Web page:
Bricklayers piece together historic Emma Store
July 1, 2010
EMMA – With an audience of Highway 82 commuters keeping tabs on their progress, a band of bricklayers is patiently piecing together a bit of Pitkin County’s history.
The rescue of the historic Emma Store buildings, located within spitting distance of Highway 82 just west of Basalt, has moved into its masonry phase.
Already, the west wall of the crumbling, century-old buildings has been rebuilt, crafted from original bricks that were rescued from partially collapsed walls, and mortar that was specially made to match the original material.
“The real challenge is trying to make it look like it hasn’t been messed with – trying to make it look as original as possible,” said Rip Kindell, head of the bricklaying crew. They are with Vogelman West, a subcontractor on the restoration project.
A sample of the old mortar was sent to Denver and analyzed in order to come up with a matching mixture. The mortar between the newly re-laid bricks may appear slightly lighter in shade, but a year or so from now, Kindell expects it to blend perfectly.
Kindell’s crew is matching more than the materials. The pattern laid by their predecessors isn’t the perfectly aligned one that would be expected today.
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“These guys were all about getting it up. It’s a challenge,” he said.
The bricks lack a stamp from the manufacturer, but a few are imprinted with the fingerprints of their maker. Kindell suspects they may have been fired in Basalt’s historic kilns, but there’s no way to know for sure. At any rate, matching bricks would be difficult to come by, so even broken ones are being used – inserted into the middle of walls that are three brick layers thick, he said.
“When you see it driving upvalley, the west wall, it’s amazing how good that looks,” said Pitkin County Commissioner George Newman, an Emma-area resident. “I think it looks great.”
The scaffolding has now moved to the east wall, and work is under way on a dividing center wall, as well. What appears as one building is actually two separate, side-by-side structures.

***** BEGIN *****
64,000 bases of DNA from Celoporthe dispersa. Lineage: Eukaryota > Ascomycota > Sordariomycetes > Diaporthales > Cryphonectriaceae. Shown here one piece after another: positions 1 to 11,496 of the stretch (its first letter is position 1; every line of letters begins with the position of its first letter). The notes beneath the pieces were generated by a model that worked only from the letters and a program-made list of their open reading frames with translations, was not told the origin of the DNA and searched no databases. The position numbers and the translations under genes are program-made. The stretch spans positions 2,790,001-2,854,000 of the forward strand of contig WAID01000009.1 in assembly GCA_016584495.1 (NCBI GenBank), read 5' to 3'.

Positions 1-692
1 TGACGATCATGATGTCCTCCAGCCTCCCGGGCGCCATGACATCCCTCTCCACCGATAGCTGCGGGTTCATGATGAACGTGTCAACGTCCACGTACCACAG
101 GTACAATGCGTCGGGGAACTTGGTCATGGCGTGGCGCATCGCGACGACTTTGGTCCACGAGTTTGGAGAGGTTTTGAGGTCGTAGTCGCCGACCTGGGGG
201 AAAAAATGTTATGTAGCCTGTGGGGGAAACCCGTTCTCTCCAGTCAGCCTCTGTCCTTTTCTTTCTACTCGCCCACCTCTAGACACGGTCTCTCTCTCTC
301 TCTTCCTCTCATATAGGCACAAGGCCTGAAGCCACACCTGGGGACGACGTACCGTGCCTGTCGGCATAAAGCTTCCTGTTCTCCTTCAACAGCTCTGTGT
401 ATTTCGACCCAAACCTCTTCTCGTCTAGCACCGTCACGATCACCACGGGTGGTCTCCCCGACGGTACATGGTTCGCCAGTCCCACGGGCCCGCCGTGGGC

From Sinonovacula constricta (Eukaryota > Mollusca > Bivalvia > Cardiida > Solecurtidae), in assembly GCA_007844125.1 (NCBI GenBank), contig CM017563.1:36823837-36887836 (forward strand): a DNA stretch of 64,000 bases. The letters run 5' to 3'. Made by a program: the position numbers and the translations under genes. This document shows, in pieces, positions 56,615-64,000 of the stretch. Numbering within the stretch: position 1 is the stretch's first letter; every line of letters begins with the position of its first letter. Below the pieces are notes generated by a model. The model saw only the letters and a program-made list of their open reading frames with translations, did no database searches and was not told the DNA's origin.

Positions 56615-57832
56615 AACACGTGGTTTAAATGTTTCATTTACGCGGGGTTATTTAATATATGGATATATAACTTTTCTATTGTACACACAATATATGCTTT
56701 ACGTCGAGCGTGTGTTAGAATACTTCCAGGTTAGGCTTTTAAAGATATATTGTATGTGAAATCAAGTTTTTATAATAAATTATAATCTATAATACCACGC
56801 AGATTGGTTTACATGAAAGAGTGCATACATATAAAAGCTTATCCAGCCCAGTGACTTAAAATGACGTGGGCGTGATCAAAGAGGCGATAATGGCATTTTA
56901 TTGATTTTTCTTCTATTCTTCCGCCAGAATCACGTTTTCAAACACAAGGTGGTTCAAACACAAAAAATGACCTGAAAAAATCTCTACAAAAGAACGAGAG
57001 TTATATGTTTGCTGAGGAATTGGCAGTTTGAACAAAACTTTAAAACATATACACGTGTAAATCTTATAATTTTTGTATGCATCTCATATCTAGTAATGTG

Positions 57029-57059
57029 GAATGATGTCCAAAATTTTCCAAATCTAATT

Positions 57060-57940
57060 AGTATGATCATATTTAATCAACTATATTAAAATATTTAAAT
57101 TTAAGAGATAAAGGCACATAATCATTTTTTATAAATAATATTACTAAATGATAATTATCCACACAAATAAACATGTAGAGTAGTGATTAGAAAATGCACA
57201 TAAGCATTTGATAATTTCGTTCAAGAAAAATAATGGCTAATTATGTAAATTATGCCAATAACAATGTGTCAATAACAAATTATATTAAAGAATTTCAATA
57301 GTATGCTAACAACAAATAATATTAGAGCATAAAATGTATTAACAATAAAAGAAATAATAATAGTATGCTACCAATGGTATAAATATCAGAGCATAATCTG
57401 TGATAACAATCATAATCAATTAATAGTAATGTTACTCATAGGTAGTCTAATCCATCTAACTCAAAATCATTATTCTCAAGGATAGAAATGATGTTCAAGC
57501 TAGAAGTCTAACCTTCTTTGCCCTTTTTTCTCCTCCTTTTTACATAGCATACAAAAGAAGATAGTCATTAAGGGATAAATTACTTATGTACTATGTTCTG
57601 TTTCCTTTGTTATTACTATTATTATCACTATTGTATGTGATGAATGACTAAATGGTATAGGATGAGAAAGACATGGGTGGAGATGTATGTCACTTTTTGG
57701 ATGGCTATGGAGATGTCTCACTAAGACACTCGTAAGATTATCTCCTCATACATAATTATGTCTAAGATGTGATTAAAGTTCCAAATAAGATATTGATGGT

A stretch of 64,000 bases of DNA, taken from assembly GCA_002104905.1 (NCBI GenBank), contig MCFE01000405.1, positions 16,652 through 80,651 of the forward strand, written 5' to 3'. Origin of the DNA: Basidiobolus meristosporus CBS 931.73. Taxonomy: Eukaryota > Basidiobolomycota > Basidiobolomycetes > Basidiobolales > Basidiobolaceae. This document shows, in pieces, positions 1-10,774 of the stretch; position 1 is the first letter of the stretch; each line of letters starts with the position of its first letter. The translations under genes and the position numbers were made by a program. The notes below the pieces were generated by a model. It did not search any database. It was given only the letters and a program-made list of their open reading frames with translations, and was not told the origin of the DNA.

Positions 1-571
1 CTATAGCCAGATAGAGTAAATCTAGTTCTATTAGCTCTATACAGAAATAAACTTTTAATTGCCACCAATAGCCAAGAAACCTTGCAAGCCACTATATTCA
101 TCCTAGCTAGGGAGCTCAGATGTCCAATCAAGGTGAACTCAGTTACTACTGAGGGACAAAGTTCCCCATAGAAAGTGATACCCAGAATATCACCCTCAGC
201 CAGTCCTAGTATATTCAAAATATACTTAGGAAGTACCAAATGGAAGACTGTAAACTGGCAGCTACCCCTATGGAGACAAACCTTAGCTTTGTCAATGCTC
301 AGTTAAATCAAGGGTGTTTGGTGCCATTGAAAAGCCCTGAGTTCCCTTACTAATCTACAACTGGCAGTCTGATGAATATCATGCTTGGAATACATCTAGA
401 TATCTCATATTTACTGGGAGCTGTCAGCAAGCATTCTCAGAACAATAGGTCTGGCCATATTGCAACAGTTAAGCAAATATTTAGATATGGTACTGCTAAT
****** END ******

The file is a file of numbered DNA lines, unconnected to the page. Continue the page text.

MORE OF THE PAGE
In the rear, cement blocks have been inserted to keep one of the buildings from potential collapse. Repairs to that surface aren’t part of the current project, and Kindell believes the wall will need to be completely dismantled and rebuilt.
“Basically, it needs to come down and go back up,” he said.
When the brickwork is complete, general contractor RA Nelson will put a new roof on the buildings, supported by internal pillars rather than the walls. The old roof collapsed inward, exposing much of the interior to the elements and tearing down parts of the exterior brickwork.
The repairs should be done in September, but what comes next for the old buildings is unclear.
Pitkin County Open Space and Trails purchased the 12.5-acre parcel that contains the old store buildings in 2008. The property also encompasses a small, crumbling structure to the rear called the powder house, and a brick, Victorian house. The buildings date back to 1898.
The open space program put up $2.6 million for the purchase, including $250,000 from the town of Basalt, then spent another $121,000 shoring up the walls and covering broken and missing windows with plywood. A State Historic Fund grant is paying 58 percent of the restoration, currently priced at $295,411. Further unexpected encounters in the brickwork could alter that sum.
The former owner of the property, Owen Minney, had at one time proposed a commercial use for the store buildings; commissioners rejected that plan. He was later prepared to demolish the historic structures to make the parcel easier to sell, then contemplated a restoration plan that would move the old store buildings back from the highway and convert them into condos. No formal application was made for that proposal, and he wound up striking a deal with the county, which purchased the property largely to ensure the buildings would be saved from collapse.
The Emma Caucus, in its master plan, has left the door open to location of the Open Space and Trails offices on the property, though that use would require a rezoning, Newman noted.
Part or all of the property could also be sold to reimburse the Open Space and Trails fund.
“Right now, it’s really just in a preservation mode. It’s not in a renovation mode,” said Commissioner Rachel Richards. “I’d like to finish one step before thinking about the next.”
“The future use – I’m not sure,” Newman agreed. His support for the preservation work, he said, was about saving the unique buildings, once part of a thriving commercial and social hub along the Rio Grande Railroad.
“That’s a part of the history of Pitkin County and the midvalley, and certainly one of the most prominent structures in the state – it’s seen by so many people every day,” he said.